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Poor Rich

A few months ago, I wrote an article for an online publication. Unfortunately, they never got around to using it and now that it's officially summer, it's no longer applicable content. But since I really enjoyed writing it, and was pleased with how it turned out, I felt that it was worth sharing in one way or another. As a brief background to give you a frame of reference for reading, this article was written on March 21st of 2014 — one day after the first day of Spring — and at the time of writing I was still living in Pittsburgh.

I hope you enjoy...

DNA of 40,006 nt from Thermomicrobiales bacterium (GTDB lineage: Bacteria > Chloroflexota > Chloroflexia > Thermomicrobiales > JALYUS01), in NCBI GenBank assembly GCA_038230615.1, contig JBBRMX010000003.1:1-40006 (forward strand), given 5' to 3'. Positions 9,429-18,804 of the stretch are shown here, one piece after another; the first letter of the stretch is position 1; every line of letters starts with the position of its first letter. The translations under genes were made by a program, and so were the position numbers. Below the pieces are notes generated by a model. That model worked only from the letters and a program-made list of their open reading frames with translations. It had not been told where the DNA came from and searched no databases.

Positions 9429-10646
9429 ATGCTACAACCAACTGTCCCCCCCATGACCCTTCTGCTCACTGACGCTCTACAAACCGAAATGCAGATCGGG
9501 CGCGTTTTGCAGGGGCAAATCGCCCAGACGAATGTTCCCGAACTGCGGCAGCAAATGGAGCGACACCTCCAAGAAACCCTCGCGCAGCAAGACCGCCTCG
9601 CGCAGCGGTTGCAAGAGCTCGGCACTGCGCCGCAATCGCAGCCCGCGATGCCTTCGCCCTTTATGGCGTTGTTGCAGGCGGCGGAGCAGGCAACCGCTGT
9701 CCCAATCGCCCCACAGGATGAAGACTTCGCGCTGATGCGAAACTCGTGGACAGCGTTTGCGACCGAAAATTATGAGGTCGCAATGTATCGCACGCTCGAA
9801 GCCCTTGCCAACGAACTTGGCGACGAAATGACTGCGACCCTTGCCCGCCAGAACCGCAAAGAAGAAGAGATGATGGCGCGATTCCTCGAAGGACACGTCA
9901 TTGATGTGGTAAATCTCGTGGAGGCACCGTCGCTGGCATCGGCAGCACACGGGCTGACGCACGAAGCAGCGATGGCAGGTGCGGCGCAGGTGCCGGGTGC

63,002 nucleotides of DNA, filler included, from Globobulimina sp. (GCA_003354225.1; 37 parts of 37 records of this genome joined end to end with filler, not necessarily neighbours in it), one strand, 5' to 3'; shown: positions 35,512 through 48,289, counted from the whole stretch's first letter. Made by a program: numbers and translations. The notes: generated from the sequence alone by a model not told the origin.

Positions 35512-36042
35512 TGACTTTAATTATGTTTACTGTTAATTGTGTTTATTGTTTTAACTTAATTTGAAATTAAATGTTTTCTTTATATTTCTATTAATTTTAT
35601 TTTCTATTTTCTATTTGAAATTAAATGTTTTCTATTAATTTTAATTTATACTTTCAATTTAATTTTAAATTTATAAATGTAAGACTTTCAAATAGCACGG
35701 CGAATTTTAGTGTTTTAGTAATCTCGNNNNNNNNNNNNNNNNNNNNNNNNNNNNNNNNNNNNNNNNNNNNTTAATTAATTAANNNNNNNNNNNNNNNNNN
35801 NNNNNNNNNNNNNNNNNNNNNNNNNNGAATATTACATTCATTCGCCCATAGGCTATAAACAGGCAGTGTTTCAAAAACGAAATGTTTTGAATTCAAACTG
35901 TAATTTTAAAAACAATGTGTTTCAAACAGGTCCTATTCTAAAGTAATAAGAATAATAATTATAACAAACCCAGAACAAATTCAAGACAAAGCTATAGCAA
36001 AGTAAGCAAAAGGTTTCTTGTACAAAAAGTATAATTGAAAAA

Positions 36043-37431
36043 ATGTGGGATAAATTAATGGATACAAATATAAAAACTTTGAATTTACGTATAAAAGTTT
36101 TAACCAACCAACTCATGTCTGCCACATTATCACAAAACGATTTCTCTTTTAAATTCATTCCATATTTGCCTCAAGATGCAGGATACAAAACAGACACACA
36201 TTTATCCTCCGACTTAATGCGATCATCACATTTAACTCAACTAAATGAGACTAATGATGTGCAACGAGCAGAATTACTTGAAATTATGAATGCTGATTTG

Poor Rich “The thing that’s most important to me is whatever I need the most at any given time.” An honest answer to an honest question — “for a homeless person, what is the most important thing to have? So, if you knew that all the time there would be a place or person that would always have this particular item that you consider most important, what would you want that meets your most immediate needs the best?” This was a conversation that took place between me and Rich on a frigid January morning. Rich is a homeless man here in Pittsburgh. He is currently “residing” in a neighborhood called Oakland, where the University of Pittsburgh and Carnegie Mellon University are located. I’ve had the privilege of sharing food and conversation with Rich several times. From what I can gather from our conversations, Rich has been homeless for the better part of the past 30 years, having spent about 20 of those years in Pittsburgh. Although I have never been homeless, I feel confident in asserting that it is a significant challenge, and that being homeless in the dead of winter, in Pittsburgh, is a different kind of challenge altogether. In fact, one of the last times I spoke with Rich was the day before the Polar Vortex first swept through the Northeast. Our conversation ended abruptly because a van from a local homeless shelter drove by and insisted that they take him in for the night — being that any homeless person left on the street in the -32 °F wind chill would not survive into the morning. However, Rich has always seemed to have a surprisingly upbeat attitude, always willing to engage in very open and honest, yet lighthearted, chit chat, despite the daily, hourly, even minute-by-minute challenges that he faces living on the streets. And cracking an occasional joke, he’ll remind you that the irony is not lost on him that he is a poor person who goes by the name “Rich”. I’ve not seen Rich in a little while, but lately I’ve been thinking about him often and his philosophy towards his very minimal belongings. You see, in the next few weeks my wife and I will be making a move to South Carolina — our third move to a different state in the past 5 years. It would be an understatement to say that I hate moving more than hearing someone in live, verbal conversation utter the abbreviation “OMG” - it’s the same amount of syllables, folks! However, one positive thing that moving does always seem to accomplish is making you take stock of everything that you have — because the reality, perhaps unfortunately, is that we have a lot of stuff. Released in 2009, a fascinating film documentary by Gary Hustwit called Objectified explores the origins, purpose, and effects of industrial design and the resulting objects that fill our daily lives. These objects being the “stuff” I’m referring to. However, the question here is not one of some kind of inherent evil of these objects or the fact that anyone possesses them. After all, toothbrushes are stuff, beds are stuff, sweaters and jackets are stuff — all of these items designed and mass-produced with an end-user in mind who probably already owns a toothbrush, a bed and warm clothes, but few would argue that dental hygiene, sleep, and warmth are unimportant. The question at hand is one of accumulation and of necessity or, rather, the lack thereof. In the documentary, a world-renowned designer named Marc Newson speaks to the burden that he feels as a designer to “offer products that you want to keep — products that you feel, most importantly, will stand the test of time — that hopefully won’t date as badly as other things.” However, his burden is not in relation to an effort towards durability or sustainability. Instead, it’s about answering his own internal question of what will make somebody more interested in his product over somebody else's? — “because it’s all about wanting new things isn’t it? I mean, ultimately we could all be using the mobile phones we had three years ago but we’ve all had about five in the meantime.” This is where the tension lies — what do I want versus what do I need? Further complicating matters is the fact that neither “want” nor “need” are easy to define and most of the time they end up finding a way to overlap. For example, perhaps I am need of a vehicle to get from my home to my workplace each day, but does that vehicle need to be a $475,000 Rolls-Royce or would that simply be something that I want? As evidenced by my homeless acquaintance, Rich, needs greatly differ from person to person as well. Rich doesn’t need a vehicle to get to work. Subsequently, he doesn’t need auto insurance, gasoline, windshield wiper fluid, etc. Granted, most people, including myself, would consider their needs to be quite different from Rich’s, but the lesson here from his example should not be discounted because, at the most basic level, everyone’s needs are the same — simply put, survival. One of the most enlightening things Rich ever shared with me is his ultimate philosophy towards his possessions - “people try to give me things all the time, but I only take something if it’s better than what I have.” Rich doesn’t have storage units or closets. He doesn’t have refrigerators to keep food cold so that they will stay fresh if he has a surplus. He has to consider only in any given moment what he needs right then. Although the average American does have the capacity for storage and, in fact, still finds the need to rent additional storage for the things that we might need 10 years from now, imagine how wonderful it would be to be completely content in simply meeting your needs — no more, no less. Perhaps the only caveat being when you find something that could meet your needs better. In light of the Spring season that has just dawned on us, there seems to be no better time to reexamine ourselves and the objects that we surround ourselves with. What are the items that are enriching our lives and what are the items that are simply cluttering our lives? After all, Spring is all about renewal — stripping away the old so that something fresh and new can replace it. I encourage you this season, instead of seeking new things to find fulfillment, seek contentment in the absence of an abundance and embrace the “newness” that provides.